Heatwaves and Wildfires in British Columbia
Throughout the summer, British Columbia has been facing 5 times the heat they would experience regularly. As the weather became hotter and hotter, there was a 195% increase in sudden deaths. Later on, wildfires we have been seeing frequently around the world have also begun to spark in the area causing many evacuations. And there is a large question in many people’s heads: Are these all caused by climate change?
Since June, British Columbia has broken numerous national records of highest temperatures. The highest has been recorded in Lytton, BC with a 49.6 C (121.3F). Many people who do not have air conditioning have been trying to find ways to keep cool during the intense heat by going to other people’s houses who do have an AC or buying many fans. Unfortunately, some weren’t able to escape the heat. 570 of the 815 deaths have been proven to be caused by extreme heat of which 79% of whom had died are above the age of 65. As British Columbia is also known for its breathtaking nature, the effects the heatwave had on the ecosystem has also been a curiosity. Unfortunately, more than a billion seashore animals along the Salish sea shoreline may have died in the heat. Marine biologists say that the mussels will recover within the next two years. Since sea stars and clams can live up to decades, they can take longer. Seaweed and kelp were also found dead and dried out. Other living things who use these seashore animals as habitats and food sources are getting affected as well. If British Columbia’s future summers continue to be extremely hot, the growth and recovery of the animals can be damaged. Overall, the temperatures have gotten lower but more heatwaves are expected to occur in the next couple of weeks.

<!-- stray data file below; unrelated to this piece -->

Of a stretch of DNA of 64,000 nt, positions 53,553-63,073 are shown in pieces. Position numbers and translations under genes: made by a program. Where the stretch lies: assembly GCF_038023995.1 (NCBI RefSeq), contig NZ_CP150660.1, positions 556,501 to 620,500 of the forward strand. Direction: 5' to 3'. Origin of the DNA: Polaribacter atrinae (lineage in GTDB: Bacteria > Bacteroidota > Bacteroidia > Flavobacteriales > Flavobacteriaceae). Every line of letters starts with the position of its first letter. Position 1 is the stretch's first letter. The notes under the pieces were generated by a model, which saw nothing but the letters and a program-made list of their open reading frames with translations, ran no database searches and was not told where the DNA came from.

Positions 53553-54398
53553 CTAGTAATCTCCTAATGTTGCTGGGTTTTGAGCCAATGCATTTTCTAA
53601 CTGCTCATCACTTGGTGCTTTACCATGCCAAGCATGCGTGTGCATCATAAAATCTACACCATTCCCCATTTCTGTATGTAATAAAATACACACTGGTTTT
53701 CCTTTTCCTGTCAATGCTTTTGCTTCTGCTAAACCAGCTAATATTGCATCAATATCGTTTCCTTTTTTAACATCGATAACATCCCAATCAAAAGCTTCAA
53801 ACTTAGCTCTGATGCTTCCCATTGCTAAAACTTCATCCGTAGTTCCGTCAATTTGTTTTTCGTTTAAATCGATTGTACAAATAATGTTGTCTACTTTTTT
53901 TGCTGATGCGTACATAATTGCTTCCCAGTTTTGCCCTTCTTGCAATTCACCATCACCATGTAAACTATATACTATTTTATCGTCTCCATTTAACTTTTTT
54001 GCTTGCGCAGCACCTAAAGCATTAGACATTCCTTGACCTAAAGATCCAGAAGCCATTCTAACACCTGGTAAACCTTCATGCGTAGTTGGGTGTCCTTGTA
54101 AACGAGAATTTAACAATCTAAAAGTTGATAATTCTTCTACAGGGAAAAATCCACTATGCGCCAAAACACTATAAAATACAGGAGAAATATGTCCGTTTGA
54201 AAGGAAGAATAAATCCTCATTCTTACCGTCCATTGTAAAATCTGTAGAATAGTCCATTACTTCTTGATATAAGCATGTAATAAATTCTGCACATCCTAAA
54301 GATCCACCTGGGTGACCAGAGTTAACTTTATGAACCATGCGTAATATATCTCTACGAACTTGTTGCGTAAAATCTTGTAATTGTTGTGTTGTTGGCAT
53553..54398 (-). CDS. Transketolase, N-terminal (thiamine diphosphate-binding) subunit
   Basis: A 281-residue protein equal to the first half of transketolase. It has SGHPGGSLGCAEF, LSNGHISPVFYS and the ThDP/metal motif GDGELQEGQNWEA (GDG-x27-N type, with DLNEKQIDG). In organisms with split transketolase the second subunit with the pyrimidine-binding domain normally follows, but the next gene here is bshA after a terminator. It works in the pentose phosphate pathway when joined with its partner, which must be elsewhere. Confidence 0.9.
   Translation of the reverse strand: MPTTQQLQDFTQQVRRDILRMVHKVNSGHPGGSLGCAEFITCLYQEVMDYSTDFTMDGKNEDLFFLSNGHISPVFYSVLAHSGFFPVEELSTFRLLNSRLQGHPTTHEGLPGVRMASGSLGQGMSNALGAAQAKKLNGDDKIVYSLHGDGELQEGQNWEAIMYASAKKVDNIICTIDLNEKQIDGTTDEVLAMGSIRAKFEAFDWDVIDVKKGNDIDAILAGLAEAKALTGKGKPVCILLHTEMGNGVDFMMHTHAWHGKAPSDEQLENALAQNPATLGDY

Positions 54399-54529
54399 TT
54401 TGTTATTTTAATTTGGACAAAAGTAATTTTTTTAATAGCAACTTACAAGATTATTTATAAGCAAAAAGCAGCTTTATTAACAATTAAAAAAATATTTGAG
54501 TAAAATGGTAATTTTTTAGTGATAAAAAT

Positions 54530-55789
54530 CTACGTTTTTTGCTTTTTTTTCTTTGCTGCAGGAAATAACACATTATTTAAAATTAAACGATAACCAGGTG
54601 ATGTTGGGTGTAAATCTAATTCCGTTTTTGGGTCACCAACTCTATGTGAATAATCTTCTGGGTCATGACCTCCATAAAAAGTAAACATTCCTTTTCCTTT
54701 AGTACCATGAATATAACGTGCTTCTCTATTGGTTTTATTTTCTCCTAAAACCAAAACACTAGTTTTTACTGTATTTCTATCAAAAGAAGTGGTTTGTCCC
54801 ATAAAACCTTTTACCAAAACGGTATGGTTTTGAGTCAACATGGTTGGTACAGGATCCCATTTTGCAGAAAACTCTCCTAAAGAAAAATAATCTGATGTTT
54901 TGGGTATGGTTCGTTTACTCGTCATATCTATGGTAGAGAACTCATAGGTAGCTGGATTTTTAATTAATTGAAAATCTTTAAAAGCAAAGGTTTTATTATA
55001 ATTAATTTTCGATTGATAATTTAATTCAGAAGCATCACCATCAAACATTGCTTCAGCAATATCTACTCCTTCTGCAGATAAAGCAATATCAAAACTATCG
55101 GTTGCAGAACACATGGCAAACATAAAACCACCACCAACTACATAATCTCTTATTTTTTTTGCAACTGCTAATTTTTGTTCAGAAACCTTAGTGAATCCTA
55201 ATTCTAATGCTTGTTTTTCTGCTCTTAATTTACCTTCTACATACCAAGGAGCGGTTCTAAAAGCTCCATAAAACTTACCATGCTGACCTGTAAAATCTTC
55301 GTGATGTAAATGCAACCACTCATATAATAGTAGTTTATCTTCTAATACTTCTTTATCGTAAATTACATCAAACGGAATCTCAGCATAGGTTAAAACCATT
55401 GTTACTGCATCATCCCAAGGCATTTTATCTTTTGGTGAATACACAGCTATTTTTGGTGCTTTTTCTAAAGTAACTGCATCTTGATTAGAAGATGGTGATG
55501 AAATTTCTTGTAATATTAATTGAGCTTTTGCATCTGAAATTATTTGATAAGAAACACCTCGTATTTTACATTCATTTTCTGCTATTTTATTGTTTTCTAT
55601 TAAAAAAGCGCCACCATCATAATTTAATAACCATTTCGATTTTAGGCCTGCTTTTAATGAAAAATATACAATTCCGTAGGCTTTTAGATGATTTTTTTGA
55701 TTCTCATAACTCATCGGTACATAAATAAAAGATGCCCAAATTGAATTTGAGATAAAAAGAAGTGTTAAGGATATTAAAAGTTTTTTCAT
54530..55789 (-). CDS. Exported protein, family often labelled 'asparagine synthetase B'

These unusual heat waves happen because of human-induced climate change. Weather patterns and the climate of a particular area change. Other weather patterns such as storms and heatwaves happen more frequently. In the future, heat waves such as this are said to occur more often in more extreme ways. Climatologists have come to the conclusion that this heatwave was “virtually impossible without human-caused climate change or pre-industrial revolution.” And that human-caused climate change has made this heatwave 150 times more likely to occur.
Another unfortunate event in the area is wildfires. On July 27, the count was updated to 253 active wildfires, double the average annual forest fires halfway into the fire season. Looking at British Columbia's beautiful scenery, this is very upsetting. Currently, there are 61 evacuation orders that cover 3700 properties and 85 evacuation alerts that expect people to evacuate immediately if a fire strengthens and grows. This is for 18 000 properties. At present, 21 reception centers support around 5000 evacuees. These fires can be caused and strengthened because of human actions, the heatwave, and lightning strikes. In January 2019, a study conducted at Environment and Climate Change Canada and the Pacific Climate Impacts Consortium at the University of Victoria has proved that “extreme summer temperatures during the 2017 British Columbia forest fire season were made over twenty times more likely by human-induced climate change. Extreme high temperatures combined with dry conditions increase the likelihood of wildfire ignition and spread.” This proves that there is a possibility of the heatwave fueling and causing some of the wildfires which can explain the fire in the heatwave record village, Lytton. According to a member of parliament representing the region, 90% of the town burnt down. Almost everyone was able to evacuate just on time. Except for 2 people.
Although the heatwave may have provoked some fires, according to British Columbia Wildfire Services, 70% of the wildfires were caused by lightning strikes. This is an interesting topic about pyrocumulonimbus clouds also known as fire clouds. These types of clouds are created from the heat and moisture from a fire. For this reason, they are located above fires and can be very large. They often release powerful blasts of air also known as downbursts that can fuel the flames of the fire. These clouds can also strike dry lightning (be able to strike lightning without any precipitation falling to the land). While doing so, they can cause more wildfires to occur.